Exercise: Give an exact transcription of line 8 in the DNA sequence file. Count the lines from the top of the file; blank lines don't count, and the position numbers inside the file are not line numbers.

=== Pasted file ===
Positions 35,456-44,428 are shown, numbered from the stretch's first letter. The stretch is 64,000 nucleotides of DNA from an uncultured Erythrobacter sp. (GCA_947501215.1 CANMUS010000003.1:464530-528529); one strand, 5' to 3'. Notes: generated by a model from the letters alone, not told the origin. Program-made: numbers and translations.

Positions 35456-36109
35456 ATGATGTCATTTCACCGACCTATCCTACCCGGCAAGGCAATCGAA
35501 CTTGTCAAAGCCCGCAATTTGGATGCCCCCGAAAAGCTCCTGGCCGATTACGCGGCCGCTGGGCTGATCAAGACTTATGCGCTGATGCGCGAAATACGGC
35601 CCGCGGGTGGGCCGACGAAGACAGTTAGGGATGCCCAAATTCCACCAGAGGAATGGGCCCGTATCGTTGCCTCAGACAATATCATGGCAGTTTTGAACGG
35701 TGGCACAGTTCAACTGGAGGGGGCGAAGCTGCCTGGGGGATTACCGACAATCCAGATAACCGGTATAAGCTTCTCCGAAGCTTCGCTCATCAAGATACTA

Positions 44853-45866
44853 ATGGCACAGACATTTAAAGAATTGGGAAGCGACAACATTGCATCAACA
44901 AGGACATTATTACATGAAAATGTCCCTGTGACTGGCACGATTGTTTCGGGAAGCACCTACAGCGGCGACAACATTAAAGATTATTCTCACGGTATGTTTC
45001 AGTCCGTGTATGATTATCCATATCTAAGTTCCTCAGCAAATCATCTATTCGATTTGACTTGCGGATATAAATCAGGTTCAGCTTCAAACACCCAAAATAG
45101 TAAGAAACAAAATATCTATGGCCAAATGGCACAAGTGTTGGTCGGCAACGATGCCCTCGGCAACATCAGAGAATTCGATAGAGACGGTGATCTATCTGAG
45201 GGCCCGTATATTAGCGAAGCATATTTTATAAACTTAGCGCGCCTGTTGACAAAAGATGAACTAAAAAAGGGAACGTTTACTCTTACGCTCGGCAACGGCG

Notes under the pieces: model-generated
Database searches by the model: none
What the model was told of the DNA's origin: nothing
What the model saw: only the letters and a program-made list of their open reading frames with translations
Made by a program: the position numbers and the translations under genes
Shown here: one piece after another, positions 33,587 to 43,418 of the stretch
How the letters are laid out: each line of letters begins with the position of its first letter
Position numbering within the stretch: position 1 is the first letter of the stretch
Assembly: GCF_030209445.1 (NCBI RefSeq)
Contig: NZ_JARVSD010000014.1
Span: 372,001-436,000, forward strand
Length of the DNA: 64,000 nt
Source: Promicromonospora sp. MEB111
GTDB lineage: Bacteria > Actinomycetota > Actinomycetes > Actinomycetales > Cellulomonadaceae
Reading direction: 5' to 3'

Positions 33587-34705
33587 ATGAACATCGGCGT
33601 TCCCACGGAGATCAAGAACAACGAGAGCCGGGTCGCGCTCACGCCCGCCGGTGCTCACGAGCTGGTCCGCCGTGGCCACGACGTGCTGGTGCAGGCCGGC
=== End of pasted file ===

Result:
44853 ATGGCACAGACATTTAAAGAATTGGGAAGCGACAACATTGCATCAACA